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The French Revolution

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The French Revolution traces the long and short term causes of the French Revolution to the October Days and its consequences up to the dissolution of the Convention and beyond. Integrating recent historiography as well as a broad range of text and visual primary sources, this text is an engaging, clear and concise analysis of the French Revolution.
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ISBN: 978-0170243995
9 7801 70 2439 95
For learning solutions, visit cengage.com.au
NELSON
MODERNHISTORY
NELSON
MODERNHISTORY
Nelson Cengage has developed this series
for Australian senior secondary students of
Modern History. The series includes titles
that encompass the period from the 18th
century to the contemporary world and
they explore the social, cultural and political
developments that shape the 21st century.
Written by experienced educators and
experts in their elds, each book builds on
a narrative framework to incorporate recent
research and historiography, primary and
secondary sources, and learning activities.
These key features combine to support the
development of historical knowledge and
understanding and historical skills that will
enable students to interpret and reect on
the experience and developments that have
created the world in which they live.
A Globalised World
Age of Imperialism
Australia 1918–1950s
China and Revolution
Civil Rights in the United States of America
Decolonisation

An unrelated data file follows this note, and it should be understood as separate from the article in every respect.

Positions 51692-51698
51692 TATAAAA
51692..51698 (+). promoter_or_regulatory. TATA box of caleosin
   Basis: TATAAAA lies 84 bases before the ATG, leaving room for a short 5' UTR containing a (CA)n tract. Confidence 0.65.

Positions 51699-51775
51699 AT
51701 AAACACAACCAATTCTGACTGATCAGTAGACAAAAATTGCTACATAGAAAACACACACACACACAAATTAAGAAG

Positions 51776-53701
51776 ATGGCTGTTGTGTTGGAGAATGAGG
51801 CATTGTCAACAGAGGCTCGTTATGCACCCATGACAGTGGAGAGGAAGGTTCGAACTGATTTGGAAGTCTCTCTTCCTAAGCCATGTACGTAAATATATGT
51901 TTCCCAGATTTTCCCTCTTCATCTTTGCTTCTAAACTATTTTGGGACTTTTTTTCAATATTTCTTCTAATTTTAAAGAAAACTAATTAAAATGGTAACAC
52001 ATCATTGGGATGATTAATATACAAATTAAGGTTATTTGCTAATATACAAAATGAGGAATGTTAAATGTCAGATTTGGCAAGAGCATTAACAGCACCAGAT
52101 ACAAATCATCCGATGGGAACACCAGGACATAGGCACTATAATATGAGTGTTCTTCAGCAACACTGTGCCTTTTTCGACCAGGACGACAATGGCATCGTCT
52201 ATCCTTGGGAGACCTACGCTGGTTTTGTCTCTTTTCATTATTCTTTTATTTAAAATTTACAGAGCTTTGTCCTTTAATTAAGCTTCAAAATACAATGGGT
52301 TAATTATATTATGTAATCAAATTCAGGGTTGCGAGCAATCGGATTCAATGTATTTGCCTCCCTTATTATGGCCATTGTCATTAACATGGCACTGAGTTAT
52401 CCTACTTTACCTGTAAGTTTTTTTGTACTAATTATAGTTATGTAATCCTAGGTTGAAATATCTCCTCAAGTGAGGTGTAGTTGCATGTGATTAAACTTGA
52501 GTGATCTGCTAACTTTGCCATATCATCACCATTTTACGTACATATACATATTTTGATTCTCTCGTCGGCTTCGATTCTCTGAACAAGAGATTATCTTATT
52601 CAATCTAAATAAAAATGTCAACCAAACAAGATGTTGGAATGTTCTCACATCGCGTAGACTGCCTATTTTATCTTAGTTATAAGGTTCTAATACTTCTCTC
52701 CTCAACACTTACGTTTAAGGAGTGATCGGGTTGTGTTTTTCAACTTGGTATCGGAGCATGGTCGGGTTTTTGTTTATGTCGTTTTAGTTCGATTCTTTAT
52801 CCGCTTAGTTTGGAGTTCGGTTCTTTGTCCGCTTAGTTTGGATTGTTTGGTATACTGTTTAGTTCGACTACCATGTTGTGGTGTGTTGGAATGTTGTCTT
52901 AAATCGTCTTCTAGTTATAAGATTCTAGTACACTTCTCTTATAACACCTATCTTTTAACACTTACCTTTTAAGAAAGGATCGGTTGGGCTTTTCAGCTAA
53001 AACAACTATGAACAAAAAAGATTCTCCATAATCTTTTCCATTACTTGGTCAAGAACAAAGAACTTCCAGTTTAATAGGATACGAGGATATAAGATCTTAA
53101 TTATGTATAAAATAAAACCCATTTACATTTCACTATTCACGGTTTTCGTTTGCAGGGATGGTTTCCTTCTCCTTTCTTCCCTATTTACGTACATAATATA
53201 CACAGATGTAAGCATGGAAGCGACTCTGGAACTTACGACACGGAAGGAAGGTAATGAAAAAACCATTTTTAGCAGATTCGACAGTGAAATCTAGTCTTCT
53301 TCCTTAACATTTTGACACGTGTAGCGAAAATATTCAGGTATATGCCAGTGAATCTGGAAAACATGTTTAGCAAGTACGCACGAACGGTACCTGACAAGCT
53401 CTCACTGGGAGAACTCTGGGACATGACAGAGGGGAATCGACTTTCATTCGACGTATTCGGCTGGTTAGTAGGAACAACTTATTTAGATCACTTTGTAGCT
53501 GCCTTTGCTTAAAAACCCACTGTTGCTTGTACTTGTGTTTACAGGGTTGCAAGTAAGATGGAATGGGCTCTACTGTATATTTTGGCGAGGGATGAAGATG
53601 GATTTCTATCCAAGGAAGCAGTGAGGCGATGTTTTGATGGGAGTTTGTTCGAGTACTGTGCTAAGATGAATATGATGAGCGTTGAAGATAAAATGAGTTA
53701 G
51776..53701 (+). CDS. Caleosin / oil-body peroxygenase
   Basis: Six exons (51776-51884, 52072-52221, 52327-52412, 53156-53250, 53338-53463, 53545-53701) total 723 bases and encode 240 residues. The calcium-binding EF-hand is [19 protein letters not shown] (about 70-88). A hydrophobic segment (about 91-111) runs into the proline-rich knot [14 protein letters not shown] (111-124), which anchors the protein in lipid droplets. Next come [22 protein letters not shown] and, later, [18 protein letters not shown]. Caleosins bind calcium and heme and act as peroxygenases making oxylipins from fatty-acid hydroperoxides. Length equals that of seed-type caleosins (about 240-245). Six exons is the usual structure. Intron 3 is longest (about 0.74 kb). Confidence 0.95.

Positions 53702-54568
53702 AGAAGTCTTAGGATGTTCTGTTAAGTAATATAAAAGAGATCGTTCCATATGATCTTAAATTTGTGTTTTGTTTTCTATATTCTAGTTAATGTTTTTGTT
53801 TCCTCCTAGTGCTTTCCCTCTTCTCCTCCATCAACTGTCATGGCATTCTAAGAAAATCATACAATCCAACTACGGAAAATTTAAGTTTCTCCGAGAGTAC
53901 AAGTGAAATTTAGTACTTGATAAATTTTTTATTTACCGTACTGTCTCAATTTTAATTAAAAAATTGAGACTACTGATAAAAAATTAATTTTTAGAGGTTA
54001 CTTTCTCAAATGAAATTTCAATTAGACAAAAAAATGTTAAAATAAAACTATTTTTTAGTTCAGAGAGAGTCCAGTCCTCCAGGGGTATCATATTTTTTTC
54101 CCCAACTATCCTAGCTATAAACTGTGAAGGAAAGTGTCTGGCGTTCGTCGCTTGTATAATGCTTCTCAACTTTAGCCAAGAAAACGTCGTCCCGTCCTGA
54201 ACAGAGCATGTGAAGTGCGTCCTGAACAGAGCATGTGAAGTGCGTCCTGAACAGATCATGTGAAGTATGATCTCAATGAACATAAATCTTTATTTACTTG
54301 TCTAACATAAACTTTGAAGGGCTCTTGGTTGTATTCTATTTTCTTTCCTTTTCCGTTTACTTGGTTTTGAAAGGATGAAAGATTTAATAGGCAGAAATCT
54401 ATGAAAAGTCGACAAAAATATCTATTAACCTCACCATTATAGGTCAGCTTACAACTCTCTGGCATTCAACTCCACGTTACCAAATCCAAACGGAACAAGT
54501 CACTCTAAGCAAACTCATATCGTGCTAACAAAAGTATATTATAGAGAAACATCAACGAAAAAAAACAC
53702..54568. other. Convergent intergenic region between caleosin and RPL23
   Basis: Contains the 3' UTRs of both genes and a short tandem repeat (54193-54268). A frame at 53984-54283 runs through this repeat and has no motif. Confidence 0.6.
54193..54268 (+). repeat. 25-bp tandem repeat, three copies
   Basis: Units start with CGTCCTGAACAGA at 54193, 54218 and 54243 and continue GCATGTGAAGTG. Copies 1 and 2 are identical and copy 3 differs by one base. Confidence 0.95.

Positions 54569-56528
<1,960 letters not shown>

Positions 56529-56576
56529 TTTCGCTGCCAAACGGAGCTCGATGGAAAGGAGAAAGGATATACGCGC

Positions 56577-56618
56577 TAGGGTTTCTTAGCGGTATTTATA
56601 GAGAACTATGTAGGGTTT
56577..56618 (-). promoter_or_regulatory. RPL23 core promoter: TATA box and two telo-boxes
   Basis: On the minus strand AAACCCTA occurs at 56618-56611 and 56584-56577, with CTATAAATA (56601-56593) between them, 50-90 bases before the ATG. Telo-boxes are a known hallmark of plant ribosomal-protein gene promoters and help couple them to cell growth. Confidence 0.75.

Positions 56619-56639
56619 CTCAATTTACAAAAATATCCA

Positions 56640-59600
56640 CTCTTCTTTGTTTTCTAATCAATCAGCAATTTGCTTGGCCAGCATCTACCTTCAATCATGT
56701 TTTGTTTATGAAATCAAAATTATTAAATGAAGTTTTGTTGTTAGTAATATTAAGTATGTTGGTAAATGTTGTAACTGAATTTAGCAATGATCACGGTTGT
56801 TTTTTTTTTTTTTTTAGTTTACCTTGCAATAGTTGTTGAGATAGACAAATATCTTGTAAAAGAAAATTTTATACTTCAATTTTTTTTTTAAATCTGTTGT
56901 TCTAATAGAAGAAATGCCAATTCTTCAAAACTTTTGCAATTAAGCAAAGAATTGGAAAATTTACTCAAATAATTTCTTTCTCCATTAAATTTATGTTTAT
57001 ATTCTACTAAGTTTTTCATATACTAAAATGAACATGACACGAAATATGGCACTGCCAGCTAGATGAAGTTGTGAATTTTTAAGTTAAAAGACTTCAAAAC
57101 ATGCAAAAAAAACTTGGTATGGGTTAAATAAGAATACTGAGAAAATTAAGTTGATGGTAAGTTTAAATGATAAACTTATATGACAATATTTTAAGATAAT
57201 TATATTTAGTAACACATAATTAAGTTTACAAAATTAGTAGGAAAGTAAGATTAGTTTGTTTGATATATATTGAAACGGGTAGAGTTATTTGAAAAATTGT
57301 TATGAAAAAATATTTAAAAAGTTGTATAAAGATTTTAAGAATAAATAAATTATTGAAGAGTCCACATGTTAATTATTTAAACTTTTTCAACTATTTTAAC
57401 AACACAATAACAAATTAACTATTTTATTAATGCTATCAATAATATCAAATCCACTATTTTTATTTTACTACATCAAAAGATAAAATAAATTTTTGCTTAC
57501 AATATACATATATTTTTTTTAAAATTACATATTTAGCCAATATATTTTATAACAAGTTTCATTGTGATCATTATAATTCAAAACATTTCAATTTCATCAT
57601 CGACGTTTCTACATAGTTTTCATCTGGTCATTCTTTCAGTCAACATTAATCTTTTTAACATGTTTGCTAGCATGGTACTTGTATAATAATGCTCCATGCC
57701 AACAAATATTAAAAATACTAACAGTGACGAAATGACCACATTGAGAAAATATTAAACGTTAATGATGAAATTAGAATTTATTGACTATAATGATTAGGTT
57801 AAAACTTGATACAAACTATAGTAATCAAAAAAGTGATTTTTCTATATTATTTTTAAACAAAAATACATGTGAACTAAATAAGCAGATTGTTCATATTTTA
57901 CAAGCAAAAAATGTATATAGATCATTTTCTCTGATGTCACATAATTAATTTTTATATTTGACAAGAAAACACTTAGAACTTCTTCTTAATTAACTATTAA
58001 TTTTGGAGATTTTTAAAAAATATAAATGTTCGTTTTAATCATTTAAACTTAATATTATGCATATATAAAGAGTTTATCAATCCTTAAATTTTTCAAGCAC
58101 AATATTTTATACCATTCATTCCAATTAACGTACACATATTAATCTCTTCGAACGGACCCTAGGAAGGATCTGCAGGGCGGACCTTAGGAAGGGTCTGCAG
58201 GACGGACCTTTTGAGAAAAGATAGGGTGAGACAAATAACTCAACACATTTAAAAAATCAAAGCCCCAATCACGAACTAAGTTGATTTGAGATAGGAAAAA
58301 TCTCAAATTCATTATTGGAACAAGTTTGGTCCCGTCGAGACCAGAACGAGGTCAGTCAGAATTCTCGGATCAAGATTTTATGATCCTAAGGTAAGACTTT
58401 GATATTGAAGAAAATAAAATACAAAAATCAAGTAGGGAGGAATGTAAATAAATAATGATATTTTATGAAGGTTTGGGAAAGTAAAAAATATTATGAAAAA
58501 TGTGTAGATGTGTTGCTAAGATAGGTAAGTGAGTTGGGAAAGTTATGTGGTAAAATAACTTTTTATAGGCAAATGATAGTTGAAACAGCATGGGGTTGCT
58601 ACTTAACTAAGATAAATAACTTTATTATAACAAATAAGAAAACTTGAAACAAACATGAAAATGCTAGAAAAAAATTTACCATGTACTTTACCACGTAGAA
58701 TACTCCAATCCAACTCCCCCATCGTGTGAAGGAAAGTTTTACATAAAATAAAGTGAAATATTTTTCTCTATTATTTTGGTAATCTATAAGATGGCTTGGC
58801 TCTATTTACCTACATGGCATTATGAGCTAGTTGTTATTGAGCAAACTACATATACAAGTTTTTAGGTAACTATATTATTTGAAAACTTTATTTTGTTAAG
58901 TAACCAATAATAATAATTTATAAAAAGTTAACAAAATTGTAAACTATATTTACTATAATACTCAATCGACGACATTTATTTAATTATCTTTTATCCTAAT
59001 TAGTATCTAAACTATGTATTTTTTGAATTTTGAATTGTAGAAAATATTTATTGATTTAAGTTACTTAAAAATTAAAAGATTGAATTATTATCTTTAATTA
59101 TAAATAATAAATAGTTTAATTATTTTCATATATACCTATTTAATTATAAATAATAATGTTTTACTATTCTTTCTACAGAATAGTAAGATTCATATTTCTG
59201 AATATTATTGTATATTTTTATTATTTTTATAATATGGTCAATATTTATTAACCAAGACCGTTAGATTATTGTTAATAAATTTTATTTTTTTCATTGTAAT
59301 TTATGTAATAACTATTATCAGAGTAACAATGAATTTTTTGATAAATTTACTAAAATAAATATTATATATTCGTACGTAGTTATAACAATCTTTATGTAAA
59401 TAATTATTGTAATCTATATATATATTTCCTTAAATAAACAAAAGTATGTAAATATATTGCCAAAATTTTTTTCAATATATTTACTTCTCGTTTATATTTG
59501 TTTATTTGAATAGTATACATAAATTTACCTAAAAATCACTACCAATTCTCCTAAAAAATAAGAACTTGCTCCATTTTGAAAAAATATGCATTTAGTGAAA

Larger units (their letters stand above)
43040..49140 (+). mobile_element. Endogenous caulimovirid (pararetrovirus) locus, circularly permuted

Germany 1918–1945
India
Recognition and Rights of Indigenous Peoples
Russia and the Soviet Union
The Changing World Order
The Enlightenment
The French Revolution
The Industrial Revolution
The Struggle for Peace in the Middle East
United States of America 1900–1945
Women’s Movements
VON GÜTTNER
THE FRENCH REVOLUTION
NELSON
MODERNHISTORY
DARIUS VON GÜTTNER
SERIES EDITOR: TONY TAYLOR
The French Revolution
The Phrygian, or liberty, cap is a soft, red, conical cap worn with the top pulled
forward. It was worn in antiquity by the inhabitants of Phrygia, a region of central
Anatolia. The cap had been worn by freed slaves in ancient Greece and Rome as a
symbol of their freedom. During the French Revolution, along with other symbols
adopted from antiquity, the cap came to represent freedom and the pursuit of liberty
in sculpture, paintings and caricatures and was worn by sans-culottes and soldiers
of the revolutionary army. On 20 June 1792, when sans-culottes attacked the Tuileries
Palace, Louis XVI donned the cap to demonstrate he was one of the people. To this
day, the national emblem of France, Marianne, is shown wearing a Phrygian cap.